Over 4,000 Indians die of COVID as pandemic ravages rural areas

A woman mourns after seeing the body of her son who died due to COVID-19, outside a mortuary of a hospital in New Delhi [Adnan Abidi/Reuters]
A woman mourns after seeing the body of her son who died due to COVID-19, outside a mortuary of a hospital in New Delhi [Adnan Abidi/Reuters]

India has recorded more than 4,000 COVID-19 deaths for a second straight day, while infections stayed below 400,000 for a fourth day, as the virus rampages the rural areas where cases can go unreported due to a lack of testing.

According to the health ministry’s data on Thursday, India reported 362,727 new COVID-19 infections over the last 24 hours, with the total caseload now at 23.7 million. Deaths climbed by 4,120, taking the death toll to 258,317.

Health experts believe the actual numbers could be five to 10 times higher.

The vicious second wave of the virus that erupted in February has left families weeping over the dead in rural hospitals or camp in wards to tend the sick, as hospitals remain inundated and medical staff overwhelmed.

Crematoriums and mortuaries are cramped, with dead bodies piling up.

Nearly 100 bodies washed up on the banks of the Ganges river, brought by relatives whose villages were stripped bare of the wood needed for cremations, stoking fears the virus was raging unseen in India’s vast rural hinterland where two-thirds of its people live.

‘Hell out here’

“Official statistics give you no idea of the devastating pandemic that is raging through rural Uttar Pradesh,” wrote activist and opposition politician Yogendra Yadav in The Print website.

“Widespread ignorance, lack of nearby or adequate testing facilities, official and unofficial cap on testing and inordinate delays in test reports have meant that in village after village, virtually no one has been tested, while scores of people complain of a ‘strange fever’.”

More than half the cases this week in the western state of Maharashtra were in rural areas, up from a third a month ago. That share is nearly two-thirds in the most populous, and mainly rural, state of Uttar Pradesh, government data showed.

A pregnant woman was taking care of her husband who had breathing difficulties in a hospital in Bhagalpur in the eastern state of Bihar, which is seeing a case surge its health system could barely have handled at the best of times.

“There is no doctor here, she sleeps the whole night here, taking care of her husband,” the woman’s brother told India Today television.

In a corridor outside, two sons were wailing over the body of their father, saying repeatedly that he could have been saved if only he had been given a bed in an intensive care unit.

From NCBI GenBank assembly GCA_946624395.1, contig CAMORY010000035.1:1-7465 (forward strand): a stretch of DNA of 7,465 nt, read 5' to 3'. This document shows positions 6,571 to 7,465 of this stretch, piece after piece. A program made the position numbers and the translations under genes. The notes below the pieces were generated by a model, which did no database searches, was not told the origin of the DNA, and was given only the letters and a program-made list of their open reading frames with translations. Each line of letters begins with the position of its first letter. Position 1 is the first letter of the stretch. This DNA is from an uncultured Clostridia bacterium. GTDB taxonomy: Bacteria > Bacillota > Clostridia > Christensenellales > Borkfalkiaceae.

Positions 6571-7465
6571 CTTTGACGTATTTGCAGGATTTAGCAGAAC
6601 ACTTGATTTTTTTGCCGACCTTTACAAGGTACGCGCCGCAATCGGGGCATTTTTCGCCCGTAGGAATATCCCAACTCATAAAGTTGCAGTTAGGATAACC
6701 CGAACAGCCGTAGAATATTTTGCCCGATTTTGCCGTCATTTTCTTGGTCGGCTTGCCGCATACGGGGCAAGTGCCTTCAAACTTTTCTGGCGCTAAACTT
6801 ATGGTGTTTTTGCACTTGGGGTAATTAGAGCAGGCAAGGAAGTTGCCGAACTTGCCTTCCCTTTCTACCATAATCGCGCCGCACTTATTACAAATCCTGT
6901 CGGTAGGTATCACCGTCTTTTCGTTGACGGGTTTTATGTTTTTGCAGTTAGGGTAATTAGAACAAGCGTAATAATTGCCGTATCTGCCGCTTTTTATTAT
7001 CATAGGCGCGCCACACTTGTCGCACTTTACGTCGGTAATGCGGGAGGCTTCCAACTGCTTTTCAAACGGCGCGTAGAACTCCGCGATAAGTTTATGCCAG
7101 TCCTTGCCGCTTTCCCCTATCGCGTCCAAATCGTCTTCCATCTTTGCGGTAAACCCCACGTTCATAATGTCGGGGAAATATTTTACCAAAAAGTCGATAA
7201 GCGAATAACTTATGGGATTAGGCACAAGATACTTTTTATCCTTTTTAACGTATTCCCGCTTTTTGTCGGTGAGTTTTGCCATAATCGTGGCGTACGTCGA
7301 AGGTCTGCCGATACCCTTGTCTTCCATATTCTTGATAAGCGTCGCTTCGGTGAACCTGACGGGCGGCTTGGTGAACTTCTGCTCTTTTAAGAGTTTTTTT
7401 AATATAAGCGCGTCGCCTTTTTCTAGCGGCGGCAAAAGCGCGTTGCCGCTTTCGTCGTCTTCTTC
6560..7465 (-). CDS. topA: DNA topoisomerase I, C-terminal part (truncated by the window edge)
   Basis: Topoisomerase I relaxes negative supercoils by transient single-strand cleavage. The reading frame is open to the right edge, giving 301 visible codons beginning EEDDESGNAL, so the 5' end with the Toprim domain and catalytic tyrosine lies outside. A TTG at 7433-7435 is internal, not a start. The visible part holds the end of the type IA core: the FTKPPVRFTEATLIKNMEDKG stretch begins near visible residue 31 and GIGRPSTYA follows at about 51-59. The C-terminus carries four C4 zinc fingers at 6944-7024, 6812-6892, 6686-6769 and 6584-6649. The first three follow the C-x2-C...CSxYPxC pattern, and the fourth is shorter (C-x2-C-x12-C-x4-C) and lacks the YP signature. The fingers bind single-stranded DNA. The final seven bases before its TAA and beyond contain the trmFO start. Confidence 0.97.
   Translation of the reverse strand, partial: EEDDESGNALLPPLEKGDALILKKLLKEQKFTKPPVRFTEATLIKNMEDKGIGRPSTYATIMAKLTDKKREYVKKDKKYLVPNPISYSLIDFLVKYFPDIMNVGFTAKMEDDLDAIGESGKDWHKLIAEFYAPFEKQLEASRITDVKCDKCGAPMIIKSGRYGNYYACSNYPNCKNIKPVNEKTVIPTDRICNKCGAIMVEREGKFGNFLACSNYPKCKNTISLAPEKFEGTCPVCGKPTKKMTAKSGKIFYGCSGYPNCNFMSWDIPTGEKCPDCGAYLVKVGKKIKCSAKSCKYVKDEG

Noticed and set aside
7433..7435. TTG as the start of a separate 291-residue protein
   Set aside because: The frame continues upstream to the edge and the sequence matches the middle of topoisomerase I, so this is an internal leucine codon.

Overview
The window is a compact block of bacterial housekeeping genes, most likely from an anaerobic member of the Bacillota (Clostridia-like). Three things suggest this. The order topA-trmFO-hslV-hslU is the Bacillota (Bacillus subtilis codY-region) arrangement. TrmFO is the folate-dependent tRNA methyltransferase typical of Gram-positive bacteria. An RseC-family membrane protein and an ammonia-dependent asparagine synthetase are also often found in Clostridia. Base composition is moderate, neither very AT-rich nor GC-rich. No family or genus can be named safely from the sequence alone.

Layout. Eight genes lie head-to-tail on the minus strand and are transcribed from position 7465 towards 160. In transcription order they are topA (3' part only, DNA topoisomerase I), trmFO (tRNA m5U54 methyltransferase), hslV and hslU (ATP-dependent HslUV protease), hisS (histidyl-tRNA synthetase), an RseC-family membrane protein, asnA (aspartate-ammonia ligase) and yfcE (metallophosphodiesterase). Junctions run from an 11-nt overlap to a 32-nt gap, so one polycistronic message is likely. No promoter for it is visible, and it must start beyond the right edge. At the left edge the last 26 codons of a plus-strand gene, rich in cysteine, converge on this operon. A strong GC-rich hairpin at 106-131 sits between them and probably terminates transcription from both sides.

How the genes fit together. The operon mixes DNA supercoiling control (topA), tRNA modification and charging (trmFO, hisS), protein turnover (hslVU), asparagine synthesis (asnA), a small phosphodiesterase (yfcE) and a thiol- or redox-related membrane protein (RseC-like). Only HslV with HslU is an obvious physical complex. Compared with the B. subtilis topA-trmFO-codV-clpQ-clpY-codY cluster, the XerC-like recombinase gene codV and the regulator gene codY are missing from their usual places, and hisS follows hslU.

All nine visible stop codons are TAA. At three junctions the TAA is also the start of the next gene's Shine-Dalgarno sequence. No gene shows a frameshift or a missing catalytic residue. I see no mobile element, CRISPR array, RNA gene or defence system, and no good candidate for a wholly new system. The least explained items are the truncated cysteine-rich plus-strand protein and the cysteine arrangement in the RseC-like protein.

At the general hospital in Bijnor, a town in northern Uttar Pradesh, a woman lay in a cot next to a garbage can and medical waste.

“How can someone get treated if the situation is like this?” asked her son, Sudesh Tyagi. “It is a hell out here.”

Experts still cannot say for sure when numbers will peak and concern is growing about the contagiousness of the variant that is driving infections in India and spreading worldwide.

“We seem to be plateauing around 400,000 cases a day,” the Indian Express newspaper quoted virologist Shahid Jameel as saying. “It is still too early to say whether we have reached the peak.”

Bhramar Mukherjee, a professor of epidemiology at the University of Michigan, said most models had predicted a peak this week and that the country could be seeing signs of that trend.

Still, the number of new cases each day is large enough to overwhelm hospitals, she said on Twitter. “The key word is cautious optimism.”

Clamour for vaccine

Indian opposition leaders clamoured for vaccines to stop the second wave and the devastation it has wrought, urging Prime Minister Narendra Modi to stop exporting doses, ramp up production and help them procure urgent supplies from overseas.

“People will die in the same way in the third and fourth waves as they have this time” without more vaccines, Delhi’s Deputy Chief Minister Manish Sisodia told reporters.

Two states – Karnataka, which includes tech hub Bengaluru, and Maharashtra, which includes Mumbai – have announced they will temporarily suspend vaccination for people aged 18-44 years as they prioritize those over 45 who need their second dose.

India is the world’s largest vaccine producer, but has run low on stocks in the face of the huge demand. As of Thursday, it had fully vaccinated just over 38.2 million people, or about 2.8 percent of a population of about 1.35 billion, government data shows.

India accounts for half of COVID-19 cases and 30 percent of deaths worldwide, the World Health Organization said. It has designated the B.1.617 variant found there of global concern but said its full impact is not yet clear.

The variant has been detected in six countries in the Americas, the Pan American Health Organisation said, adding that it was worried it was highly communicable.

Britain, which has also detected the variant, said it is looking at all possible solutions to tackle local surges in cases, while the European Union urged all of its 27 member countries to halt non-essential travel from India to limit its spread.


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